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Lakeside Middle School 13510 1st Avenue NE Seattle, WA 98125-3099
Lakeside Upper School 14050 1st Avenue NE Seattle, WA 98125-3099

Board chair letter: A thoughtful budget

3/6/2011
By Connie Ballmer, Board chair

In these times of angry protests and government shutdowns over the inability to produce a balanced budget, I am happy to report that the annual Lakeside budgeting process was successful, thoughtful, and peaceful.

By Connie Ballmer, Board chair

In these times of angry protests and government shutdowns over the inability to produce a balanced budget, I am happy to report that the annual Lakeside budgeting process was successful, thoughtful, and peaceful.
 
This process begins in November when Bernie and his administrative team draft a budget for the coming year. This year, for example, the directors group worked to keep expenses down so that any tuition increase might be moderate. When the directors are done with their budget process, it is then sent to the assets committee of the Board for input, based on the financial performance of the market and our endowments. Finally, it goes to the full Board for its approval.
 
As with any budgeting process or balancing act, we strive to keep multiple balls up in the air, including the following:

Faculty and staff salaries
: This is the largest component of Lakeside’s expenses and goes toward our most precious resource, rewarding those who have a daily impact on our students’ education. After doing an annual comparison against peer independent school and local public school salaries, we then utilize a compensation formula, created by the Board in 1996, to ensure that Lakeside salaries are competitive and fairly reward teaching experience. It is based on a three-year rolling average of the Consumer Price Index (CPI) to shield against huge fluctuations in the market, and also factors in prior education and experience.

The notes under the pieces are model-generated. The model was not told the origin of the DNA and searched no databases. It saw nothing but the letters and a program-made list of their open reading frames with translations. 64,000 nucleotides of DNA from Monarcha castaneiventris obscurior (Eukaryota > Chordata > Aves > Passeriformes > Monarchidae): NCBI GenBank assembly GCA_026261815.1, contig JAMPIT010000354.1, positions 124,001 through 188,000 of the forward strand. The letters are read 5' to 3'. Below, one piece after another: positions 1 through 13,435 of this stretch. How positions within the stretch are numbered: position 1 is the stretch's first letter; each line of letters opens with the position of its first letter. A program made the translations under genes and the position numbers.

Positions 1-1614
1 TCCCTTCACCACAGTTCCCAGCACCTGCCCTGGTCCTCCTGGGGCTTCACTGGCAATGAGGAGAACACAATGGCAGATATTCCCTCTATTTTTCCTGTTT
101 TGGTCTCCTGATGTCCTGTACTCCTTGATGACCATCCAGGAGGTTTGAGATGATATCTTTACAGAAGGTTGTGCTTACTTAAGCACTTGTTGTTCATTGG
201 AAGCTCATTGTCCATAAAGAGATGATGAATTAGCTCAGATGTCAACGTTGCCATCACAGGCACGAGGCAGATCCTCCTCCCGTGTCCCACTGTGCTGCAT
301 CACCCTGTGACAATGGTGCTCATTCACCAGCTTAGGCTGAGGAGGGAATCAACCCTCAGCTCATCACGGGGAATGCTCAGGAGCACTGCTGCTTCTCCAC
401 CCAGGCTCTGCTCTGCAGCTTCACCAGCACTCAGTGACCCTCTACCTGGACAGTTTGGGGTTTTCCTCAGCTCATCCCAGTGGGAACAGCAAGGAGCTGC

Maintenance of our facilities: While major remodels, such as Bliss Hall, are often covered by funds raised in campaigns, we budget for an annual plant fund, which covers routine maintenance, as well as some unforeseen situations and needed improvements.
 
Tuition: Our goal is to keep tuition at a level that enables a broad-based constituency to attend Lakeside. While the National Association of Independent Schools reports that for the last two decades NAIS member schools, on average, have raised tuition by 3 points beyond rising cost of living/CPI increases, we strive to be far below that amount. Remember, the gap between the total expense for a student to attend Lakeside and what we charge for tuition is $8,446 per student, which is covered by fundraising.
 
Financial Aid: This is often one of the first programs reduced when a school faces budget challenges. We are proud to say that Lakeside is committed to maintaining the dollars allotted for financial aid next year, even increasing the number of students with aid from 27 percent to 28 percent, adding seven more students.
 
Endowment: Lakeside is fortunate to have a large endowment of approximately $180 million, most of which is restricted to specific programs such as Global Service Learning, financial aid, teacher recognition, etc. To sustain the endowment, the board crafted a rather conservative policy allowing us to spend no more that four to five percent annually, removing any temptation to dip too deeply into the cookie jar to achieve our other goals.
 
Lakeside budgeting is a thoughtful process with many eyes involved and the school does a great job of preserving programs while taking into account the changing financial picture for our families and employees.

With this budget process behind us, we will continue to think about how to keep costs low without losing the innovation and excellence for which Lakeside is famous.


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